Upon returning to California, Knight sang at the Hollywood Bowl in the Giuseppe Verdi opera La traviata alongside Lily Pons, and then traveled to San Francisco, California, where he did Hector Berlioz's La damnation de Faust with the city's opera company. Once he returned to Hollywood, he continued voice studying and radio work, including the CBS program Shell Mountain House with Raymond Paige and his Orchestra. Knight finally made his screen debut in 1934 in RKO Pictures Down to Their Last Yacht as a South Seas native who sings "Malakamokolu."[4] Following this was the role of a gypsy in the Charles BoyerLoretta Young picture Caravan, starring Boyer.

Peak of fame (1934–1937)Edit

 
Knight in his most famous role as Tom-Tom in Babes in Toyland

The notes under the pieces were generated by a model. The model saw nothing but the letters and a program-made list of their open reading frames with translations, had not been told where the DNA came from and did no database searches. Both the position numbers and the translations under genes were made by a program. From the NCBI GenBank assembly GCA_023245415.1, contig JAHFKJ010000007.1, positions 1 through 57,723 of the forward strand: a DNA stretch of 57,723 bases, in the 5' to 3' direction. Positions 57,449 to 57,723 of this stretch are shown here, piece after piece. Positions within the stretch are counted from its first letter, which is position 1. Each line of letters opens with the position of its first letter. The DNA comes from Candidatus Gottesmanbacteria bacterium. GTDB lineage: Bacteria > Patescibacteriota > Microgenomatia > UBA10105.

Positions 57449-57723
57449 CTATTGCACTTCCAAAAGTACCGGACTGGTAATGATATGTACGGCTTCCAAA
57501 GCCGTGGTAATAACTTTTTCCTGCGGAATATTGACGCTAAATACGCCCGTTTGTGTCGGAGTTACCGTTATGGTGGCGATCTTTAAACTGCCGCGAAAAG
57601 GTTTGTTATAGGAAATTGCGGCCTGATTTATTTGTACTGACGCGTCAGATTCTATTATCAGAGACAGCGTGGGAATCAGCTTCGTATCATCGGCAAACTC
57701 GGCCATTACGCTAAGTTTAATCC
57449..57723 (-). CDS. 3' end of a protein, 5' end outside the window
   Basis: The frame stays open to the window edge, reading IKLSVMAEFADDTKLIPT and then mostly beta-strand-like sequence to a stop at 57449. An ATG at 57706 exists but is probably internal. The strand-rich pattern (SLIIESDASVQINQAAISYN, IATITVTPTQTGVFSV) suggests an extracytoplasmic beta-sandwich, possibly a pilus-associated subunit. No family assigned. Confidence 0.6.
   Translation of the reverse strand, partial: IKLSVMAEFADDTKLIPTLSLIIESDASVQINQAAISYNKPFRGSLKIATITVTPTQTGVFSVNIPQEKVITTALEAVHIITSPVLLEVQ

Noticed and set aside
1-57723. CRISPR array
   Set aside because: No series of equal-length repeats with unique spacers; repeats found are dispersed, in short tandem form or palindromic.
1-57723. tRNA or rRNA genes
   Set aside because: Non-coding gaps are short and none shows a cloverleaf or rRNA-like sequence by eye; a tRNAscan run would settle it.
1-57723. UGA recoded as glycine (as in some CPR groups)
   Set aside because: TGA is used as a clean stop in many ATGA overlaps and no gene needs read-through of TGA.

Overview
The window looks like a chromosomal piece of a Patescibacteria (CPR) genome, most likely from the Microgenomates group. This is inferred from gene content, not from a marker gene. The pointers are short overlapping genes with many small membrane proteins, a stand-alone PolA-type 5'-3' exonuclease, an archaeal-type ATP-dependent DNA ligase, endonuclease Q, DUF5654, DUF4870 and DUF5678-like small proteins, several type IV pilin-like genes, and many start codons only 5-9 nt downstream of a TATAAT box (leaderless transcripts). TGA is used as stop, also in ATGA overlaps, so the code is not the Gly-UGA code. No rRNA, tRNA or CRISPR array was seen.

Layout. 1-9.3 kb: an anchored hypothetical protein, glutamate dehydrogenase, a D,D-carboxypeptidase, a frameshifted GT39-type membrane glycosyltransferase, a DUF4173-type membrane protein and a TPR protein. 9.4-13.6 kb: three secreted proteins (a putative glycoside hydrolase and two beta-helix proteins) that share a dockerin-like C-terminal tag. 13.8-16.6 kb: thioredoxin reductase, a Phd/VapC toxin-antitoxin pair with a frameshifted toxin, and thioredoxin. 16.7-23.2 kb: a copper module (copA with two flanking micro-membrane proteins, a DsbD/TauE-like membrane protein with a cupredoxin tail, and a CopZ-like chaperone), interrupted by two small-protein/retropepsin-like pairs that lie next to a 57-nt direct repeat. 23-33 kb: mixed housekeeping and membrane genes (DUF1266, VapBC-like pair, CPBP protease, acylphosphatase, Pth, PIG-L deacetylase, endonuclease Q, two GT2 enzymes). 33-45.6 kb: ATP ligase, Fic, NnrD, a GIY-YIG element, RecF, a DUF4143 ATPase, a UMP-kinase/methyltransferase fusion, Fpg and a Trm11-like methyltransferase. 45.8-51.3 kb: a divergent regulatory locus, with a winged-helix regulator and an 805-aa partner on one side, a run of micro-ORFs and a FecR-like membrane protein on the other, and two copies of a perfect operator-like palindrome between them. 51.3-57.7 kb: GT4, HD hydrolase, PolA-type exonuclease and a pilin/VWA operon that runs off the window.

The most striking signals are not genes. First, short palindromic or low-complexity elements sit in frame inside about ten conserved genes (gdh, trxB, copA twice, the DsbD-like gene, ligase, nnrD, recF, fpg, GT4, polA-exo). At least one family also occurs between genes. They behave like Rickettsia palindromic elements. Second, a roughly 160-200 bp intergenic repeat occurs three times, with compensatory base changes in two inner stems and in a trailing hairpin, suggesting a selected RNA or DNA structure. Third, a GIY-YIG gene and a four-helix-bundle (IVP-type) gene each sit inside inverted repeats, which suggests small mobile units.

Knight's biggest and best-known role was as the love interest of Little Bo Peep, Tom-Tom, the Piper's Son, in the 1934 Laurel and Hardy musical film Babes in Toyland, based on the famed 1903 operetta by Victor Herbert. Not only did Knight play the romantic lead, but he also performed several musical numbers, including "A Castle in Spain." Despite being placed under a contract with MGM, Knight did no films directly for the studio. Rather, he was loaned out for other assignments, such as attending Warner Bros. for two musical shorts: Springtime in Holland (1935) and Carnival Day (1936). In the former, he was cast as a Dutch milk seller, and sang the numbers "The Girl on the Little Blue Plate" and "Beside the Zuider Zee",[5] while he played a jockey who romances a flower girl (Joan Barclay), and sang the numbers "The Rose in Her Hair"[6] and "Steppin' Along." MGM released his next feature, The Bohemian Girl, but similar to Babes in Toyland, it was made by producer Hal Roach independently, and reunited Laurel and Hardy with Knight; the feature also gave Knight a small role—a gypsy singer who performs a number from the Michael William BalfeAlfred Bunn opera of 1843.[7] A test Knight had done for Roach ended up in Pick a Star, an MGM musical comedy film that also featured Laurel and Hardy in a non-speaking guest bit; Knight was briefly seen as a nightclub singer. Even though he studied acting with Irving Pichel, no further film opportunities came to Knight, other than a potential film series in Australia that in time, failed to materialize.